Do you have a favorite vacation spot, dear neighbors? Thirteen years ago my husband and I fell in love with a place in Brittany called « la baie de Morlaix ». We come here as often as we can. It’s a long drive from where we live, well over eight hours, but it is worth every mile spent on the road. It all started because my husband, who from his birth up until the day we got married had never lived more than half an hour away from the ocean, was missing the sea breeze too much. I, being born smack in the center of France, never thought I would also become an addict ! I have even learned to pay attention to tides and to go fishing. Don’t misunderstand me, dear neighbors. We don’t have a boat (mt husband can’t even swim!!!) and what I mean by fishing is really digging in the sand for cockles and clams (a note to Rhode Islanders : being French, these are a much smaller kind than your local quahogs 😄). In Brittany, you can also find wild mussels latching onto rocks, and for us this is invaluable. We were told that sulfites are sometimes added to make the special ice chips on which seafood is kept in markets, so I can never buy shells and feel safe, especially in the center of France…
A typical seaside menu when vacationing in France being « salade moules frites », in other words mussels and fries with a side dish of lettuce, I set forth to create my own. The fresh mussels I just cooked in a pot over high heat, letting them open. Thank God they don’t scream. No need for salt, but sometimes I add a touch of curry.
My fries (or rather « chips » for my dear neighbours) are not fried ! I stopped frying potatoes long ago, both for health reasons and because I can’t stand the smell of fried food in my home. I drizzle the potato chips in olive oil, spread them on a lined baking sheet and bake them at 210°C / 410°F (or 190°C / 375°F fan-forced). You need to make sure they don’t overlap so they will all get crispy. After about 45 to 50 minutes, you stir them so they get brown on all sides ; baking doesn’t take much longer from that point on, so keep an eye on them. Again, we only add salt on our plates if we deem it necessary.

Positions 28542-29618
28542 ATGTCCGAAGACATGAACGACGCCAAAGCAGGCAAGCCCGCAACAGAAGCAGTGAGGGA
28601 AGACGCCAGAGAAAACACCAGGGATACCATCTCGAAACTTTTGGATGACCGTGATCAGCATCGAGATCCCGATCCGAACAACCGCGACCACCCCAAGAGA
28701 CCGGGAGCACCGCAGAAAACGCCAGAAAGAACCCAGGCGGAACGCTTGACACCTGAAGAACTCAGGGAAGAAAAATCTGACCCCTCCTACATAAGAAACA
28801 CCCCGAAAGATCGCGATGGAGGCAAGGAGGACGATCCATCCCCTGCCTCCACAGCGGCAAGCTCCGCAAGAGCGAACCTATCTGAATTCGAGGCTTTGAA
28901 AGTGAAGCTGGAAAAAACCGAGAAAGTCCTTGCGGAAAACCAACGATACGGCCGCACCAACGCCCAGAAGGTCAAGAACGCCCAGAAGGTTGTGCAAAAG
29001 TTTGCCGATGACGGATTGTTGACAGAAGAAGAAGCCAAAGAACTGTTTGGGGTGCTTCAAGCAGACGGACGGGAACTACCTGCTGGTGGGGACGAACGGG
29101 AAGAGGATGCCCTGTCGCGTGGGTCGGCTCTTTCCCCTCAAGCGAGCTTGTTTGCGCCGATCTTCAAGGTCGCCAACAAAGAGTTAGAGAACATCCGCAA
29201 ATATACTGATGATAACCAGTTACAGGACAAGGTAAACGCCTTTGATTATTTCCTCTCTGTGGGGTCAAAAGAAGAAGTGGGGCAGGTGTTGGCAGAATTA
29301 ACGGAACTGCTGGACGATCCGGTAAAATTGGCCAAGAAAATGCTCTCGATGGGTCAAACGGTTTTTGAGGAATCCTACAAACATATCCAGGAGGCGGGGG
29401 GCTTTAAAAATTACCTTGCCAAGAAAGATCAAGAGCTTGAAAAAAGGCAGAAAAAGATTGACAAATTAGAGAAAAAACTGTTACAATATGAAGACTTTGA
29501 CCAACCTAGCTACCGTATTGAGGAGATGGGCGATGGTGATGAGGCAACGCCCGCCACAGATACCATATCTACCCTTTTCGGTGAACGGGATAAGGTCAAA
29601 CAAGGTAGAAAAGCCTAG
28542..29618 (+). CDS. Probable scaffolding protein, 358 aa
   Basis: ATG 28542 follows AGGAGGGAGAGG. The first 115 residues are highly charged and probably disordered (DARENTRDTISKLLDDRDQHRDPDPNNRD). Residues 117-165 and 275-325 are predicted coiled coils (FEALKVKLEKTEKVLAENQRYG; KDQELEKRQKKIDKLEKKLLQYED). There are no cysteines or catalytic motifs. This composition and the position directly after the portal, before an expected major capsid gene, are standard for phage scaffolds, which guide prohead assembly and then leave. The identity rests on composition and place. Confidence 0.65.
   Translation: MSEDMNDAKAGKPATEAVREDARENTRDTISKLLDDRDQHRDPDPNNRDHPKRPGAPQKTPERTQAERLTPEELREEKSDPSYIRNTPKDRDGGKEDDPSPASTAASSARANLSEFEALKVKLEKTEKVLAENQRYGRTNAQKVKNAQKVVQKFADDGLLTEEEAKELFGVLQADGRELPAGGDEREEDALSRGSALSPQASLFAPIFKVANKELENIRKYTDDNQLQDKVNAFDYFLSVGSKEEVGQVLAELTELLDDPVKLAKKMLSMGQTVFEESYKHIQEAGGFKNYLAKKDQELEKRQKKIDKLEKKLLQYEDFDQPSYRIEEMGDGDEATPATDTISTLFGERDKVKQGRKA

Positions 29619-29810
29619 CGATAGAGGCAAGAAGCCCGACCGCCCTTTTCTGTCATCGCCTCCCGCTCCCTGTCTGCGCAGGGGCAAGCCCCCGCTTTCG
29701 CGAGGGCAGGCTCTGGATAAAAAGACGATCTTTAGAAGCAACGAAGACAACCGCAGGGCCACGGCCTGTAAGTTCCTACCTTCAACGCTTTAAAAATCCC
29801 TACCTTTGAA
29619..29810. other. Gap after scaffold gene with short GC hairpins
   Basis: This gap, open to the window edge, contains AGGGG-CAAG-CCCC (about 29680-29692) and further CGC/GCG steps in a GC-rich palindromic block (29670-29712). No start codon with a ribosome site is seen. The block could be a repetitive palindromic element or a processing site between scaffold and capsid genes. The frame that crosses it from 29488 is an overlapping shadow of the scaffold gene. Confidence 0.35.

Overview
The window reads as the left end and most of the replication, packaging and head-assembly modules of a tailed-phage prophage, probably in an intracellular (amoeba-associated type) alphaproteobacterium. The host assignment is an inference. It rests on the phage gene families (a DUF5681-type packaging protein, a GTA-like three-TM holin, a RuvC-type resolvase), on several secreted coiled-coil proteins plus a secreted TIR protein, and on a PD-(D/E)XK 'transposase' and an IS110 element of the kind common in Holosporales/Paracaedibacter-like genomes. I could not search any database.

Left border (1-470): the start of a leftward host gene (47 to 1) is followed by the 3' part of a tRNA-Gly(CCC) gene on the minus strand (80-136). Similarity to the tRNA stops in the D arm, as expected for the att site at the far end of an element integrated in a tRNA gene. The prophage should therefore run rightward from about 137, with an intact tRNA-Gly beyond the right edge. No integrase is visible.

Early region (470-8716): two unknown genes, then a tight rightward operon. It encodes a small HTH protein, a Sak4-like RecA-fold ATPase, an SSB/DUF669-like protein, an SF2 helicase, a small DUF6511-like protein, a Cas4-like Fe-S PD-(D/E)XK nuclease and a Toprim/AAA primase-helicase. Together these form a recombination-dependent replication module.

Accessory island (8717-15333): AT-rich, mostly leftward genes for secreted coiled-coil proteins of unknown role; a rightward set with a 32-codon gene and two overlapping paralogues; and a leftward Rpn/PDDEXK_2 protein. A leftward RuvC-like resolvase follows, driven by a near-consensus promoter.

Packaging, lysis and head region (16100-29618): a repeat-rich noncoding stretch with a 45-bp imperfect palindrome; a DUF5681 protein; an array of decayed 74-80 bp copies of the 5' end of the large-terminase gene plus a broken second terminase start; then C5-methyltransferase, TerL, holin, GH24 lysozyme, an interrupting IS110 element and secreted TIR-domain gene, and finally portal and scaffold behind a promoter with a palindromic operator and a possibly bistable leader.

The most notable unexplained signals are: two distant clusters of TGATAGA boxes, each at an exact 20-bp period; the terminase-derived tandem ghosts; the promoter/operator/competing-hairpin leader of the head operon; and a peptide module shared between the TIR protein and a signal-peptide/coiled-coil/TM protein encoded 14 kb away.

As for the salad, while the potatoes were in the oven, I added some radish slices to my lettuce and made a Japanese style dressing, using white miso paste (milder and sweeter than dark miso), rice vinegar and roasted sesame oil, which we love. I also sprinkled the salad with some « paillettes d’algues », or roasted seaweed flakes. If you have never had dried or roasted seaweed, it tastes « sea-salty », and if you have more than the size of a flake in your mouth, you might be turned off because you will want to chew on it, and when it gets wet you will really get a slimy taste of the sea ! If you can only buy the dried chips kind, I advise you to crumble them into flakes before sprinkling them onto your salad.
All you need is a sailor’s song now and you will totally feel like you are with me. Here is an old one; please allow me to be a tease today, dear neighbo(u)rs… Here are the words of the chorus in French :
Buvons un coup, buvons-en deux,
À la santé des amoureux,
À la santé du roi de France,
Et m***e pour le roi d’Angleterre,
Qui nous a déclaré la guerre !
And its translation :
Let us drink one glass, two glasses
To lovers’ health,
To the French king’s health,
And s**t to the English king
Who declared war on us !
Of course this is all water under the bridge! The song actually refers to a battle at sea won by the French corsaire Surcouf in 1800. Note that no song was ever written in France after the battle of Trafalgar!!!
Ingredients for the salad dressing :
– 1 tsp white miso paste
– 1 TBSP rice vinegar
– 1 TBSP roasted sesame oil
Mix miso paste and vinegar before adding the oil. Only add salt if necessary after tasting…
Have a great day, dear neighbors!